I’ve been using Microsoft’s Natural Ergonomic Keyboard 4000 keyboard at work, and the Natural Wireless Ergonomic Keyboard 7000 at home for as long as can remember. It’s always bothered me a little having the wire on my otherwise minimal desktop setup at work. So when a colleague of mine recently started using the Microsoft Sculpt Ergonomic Keyboard it prompted thoughts of a change. Microsoft then finally launched the Surface Ergonomic Keyboard in the UK, so I ordered both and tried them out.
Before I kick off the review it’s worth mentioning my perspective: I spend most of my day programming Java in Eclipse on OS X, and I also use Emacs a fair bit to navigate around log files. I work on a 2016 MacBook Pro, and have Apple headphones in most of the day so I can listen to music, do Skype calls, but still hear what’s going on in the office.
Natural Ergonomic Keyboard 4000
This keyboard has a great layout, with the integrated number pad and dedicated buttons for volume control. In the office I often use the mute button when I need to quickly tune into a conversation that’s going on around me. After trying the Sculpt and Surface keyboards and coming back to this, I found the keys to be really clunky and have way to much travel on them. It really feels hard going after using one of the more modern keyboards. It’s also frustrating that the wireless model has been discontinued. I did monitor eBay for a while, but a new one with a UK layout never came up. At only £33 on Amazon this is a still great value keyboard.
Natural Wireless Ergonomic Keyboard 7000
Exactly the same as the 4000, but wireless. As this is now discontinued so I won’t consider it for this review.
This keyboard looks fantastic. It’s small, black, and looks great on my desk. The keys are super snappy making typing a breeze. It does however miss the number pad. You can use the separate one that comes with the keyboard but when I tried this I found myself knocking into it and flipping it over. The function keys are a really odd shape, I wish there were just normal keys like on the other two keyboards. The extra functions keys have been removed and replaced by making the traditional functions keys multi purpose by use of a switch in the top right of the keyboard. This is a bit clunky as my one touch mute has now become an awkward switch slide and then a mute. I think this is fairly priced at £63.05 on Amazon, which includes the separate number pad and a mouse (I don’t use the mouse, I’m sticking with my Logitech M510).
The layout is very similar to the Ergonomic keyboard and has an integrated number pad. The keys have a much shorter travel than the Ergonomic, but are not as nice and snappy as the Sculpt. The keys also have slightly sharp edges, which can make it a little uncomfortable at times. Rather than using USB wireless, the keyboard uses Bluetooth. This is great as it’s one less receiver in my USB hub, but unfortunately the Bluetooth connection doesn’t work great with my Mac when it sleeps. I can’t use the keyboard to wake it despite having all the options set to allow Bluetooth wake in OS X. I have to use either my laptop keyboard, or my mouse. Normally, once the computer has woken the keyboard will reconnect automatically, however sometimes I do have go into the bluetooth settings to force a reconnection, which is really frustrating. Like the Sculpt there are no dedicated smart keys, they are again combined with the standard functions keys. Microsoft describe the keyboard as being “in stunning two-tone grey mélange Alcantara”, personally I’d rather they’d gone with black, this looks a bit dull to me. At £119, only available from Microsoft, this really is a super expensive keyboard.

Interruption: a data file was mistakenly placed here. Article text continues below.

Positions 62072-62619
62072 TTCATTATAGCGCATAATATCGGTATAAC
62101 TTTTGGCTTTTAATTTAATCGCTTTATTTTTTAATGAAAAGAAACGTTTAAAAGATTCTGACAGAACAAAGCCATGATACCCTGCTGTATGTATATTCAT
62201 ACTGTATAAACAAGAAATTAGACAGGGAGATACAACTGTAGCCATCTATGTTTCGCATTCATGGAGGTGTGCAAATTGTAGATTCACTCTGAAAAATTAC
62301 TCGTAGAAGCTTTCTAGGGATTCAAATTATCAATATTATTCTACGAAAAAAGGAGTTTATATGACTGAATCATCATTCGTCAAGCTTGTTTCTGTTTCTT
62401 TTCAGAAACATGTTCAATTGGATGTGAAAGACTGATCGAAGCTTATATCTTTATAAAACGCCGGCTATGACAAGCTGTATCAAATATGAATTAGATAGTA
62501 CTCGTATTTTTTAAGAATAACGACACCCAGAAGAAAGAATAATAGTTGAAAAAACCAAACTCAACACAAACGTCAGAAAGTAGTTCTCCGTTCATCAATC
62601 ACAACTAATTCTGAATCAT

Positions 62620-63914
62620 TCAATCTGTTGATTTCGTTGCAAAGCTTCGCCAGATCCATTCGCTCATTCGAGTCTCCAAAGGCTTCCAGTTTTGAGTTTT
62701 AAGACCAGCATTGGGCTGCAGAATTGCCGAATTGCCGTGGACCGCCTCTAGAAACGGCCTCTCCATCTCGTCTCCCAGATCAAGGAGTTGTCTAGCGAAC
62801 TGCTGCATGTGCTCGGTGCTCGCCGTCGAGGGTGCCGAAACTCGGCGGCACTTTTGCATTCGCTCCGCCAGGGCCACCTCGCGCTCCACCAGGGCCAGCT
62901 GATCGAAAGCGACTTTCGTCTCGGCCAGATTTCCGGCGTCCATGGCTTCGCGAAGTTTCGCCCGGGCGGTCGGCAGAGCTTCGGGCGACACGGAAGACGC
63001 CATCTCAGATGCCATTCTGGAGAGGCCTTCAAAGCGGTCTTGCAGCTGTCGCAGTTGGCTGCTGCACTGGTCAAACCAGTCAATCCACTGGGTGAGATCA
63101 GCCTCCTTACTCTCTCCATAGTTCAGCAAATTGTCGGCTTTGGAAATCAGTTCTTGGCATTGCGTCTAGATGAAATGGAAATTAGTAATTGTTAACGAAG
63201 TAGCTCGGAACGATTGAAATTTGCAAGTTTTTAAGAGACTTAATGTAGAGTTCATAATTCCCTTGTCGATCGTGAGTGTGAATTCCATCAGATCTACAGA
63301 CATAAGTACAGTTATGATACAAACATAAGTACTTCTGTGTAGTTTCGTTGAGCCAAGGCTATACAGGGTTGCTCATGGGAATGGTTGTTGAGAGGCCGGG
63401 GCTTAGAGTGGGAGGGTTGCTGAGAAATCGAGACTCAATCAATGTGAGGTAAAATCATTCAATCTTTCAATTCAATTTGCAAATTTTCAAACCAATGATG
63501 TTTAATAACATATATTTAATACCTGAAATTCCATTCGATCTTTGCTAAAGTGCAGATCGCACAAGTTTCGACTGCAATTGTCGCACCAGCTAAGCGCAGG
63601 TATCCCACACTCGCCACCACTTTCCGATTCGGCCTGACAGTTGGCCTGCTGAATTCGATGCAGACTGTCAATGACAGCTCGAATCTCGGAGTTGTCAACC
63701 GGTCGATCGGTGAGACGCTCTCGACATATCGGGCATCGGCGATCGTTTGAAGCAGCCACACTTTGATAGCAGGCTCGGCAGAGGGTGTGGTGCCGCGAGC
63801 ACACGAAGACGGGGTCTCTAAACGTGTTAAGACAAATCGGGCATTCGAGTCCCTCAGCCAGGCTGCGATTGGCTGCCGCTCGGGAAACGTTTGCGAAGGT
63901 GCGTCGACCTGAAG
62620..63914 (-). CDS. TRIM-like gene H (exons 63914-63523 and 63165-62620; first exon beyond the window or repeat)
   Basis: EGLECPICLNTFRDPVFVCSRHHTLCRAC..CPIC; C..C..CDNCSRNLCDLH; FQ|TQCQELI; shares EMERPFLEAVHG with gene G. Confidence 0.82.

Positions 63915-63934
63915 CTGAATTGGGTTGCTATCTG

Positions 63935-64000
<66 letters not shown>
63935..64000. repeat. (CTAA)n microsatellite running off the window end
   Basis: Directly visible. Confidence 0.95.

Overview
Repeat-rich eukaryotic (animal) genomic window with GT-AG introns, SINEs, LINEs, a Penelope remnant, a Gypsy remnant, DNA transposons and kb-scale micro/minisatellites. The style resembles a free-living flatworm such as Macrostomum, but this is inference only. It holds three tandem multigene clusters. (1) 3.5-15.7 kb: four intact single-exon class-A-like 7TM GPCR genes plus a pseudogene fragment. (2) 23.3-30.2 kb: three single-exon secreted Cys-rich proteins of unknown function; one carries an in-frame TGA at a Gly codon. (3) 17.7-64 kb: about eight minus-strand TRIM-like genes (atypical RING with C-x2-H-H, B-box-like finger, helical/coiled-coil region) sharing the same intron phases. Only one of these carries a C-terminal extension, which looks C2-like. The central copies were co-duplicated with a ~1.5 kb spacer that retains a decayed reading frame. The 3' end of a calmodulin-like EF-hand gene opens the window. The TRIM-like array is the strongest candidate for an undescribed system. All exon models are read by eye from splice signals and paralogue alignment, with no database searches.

After trying both the modern keyboards out I knew it was time for a change. So it was really between the Sculpt and Surface. I’ve decided to go with the Sculpt primarily for the feel of the keyboard. It’s so nice to type on, the keys really are fantastic. Whilst I did like having the number pad on the Surface, the Bluetooth issues really were an annoyance.
The Perfect Keyboard
If I could have some input into the next keyboard Microsoft did it would be this: Start with the Sculpt, make the function keys real keys, add some hot keys, offer an option with an integration number pad, add a little more padding to the bottom of the palm rest.
Update: 10th April 2017
I’ve finally realised/noticed what it is about the Sculpt that is so much nicer than the Surface. The keys on the Sculpt have a little dip in the middle, allowing you to “anchor” your fingers in place, and the edges of the keys are also rounded slightly. The keys on the Surface are flat, which, although it’s only a tiny detail, makes you feel less connected to the keyboard. 2 months into using the Sculpt I’m delighted with my choice.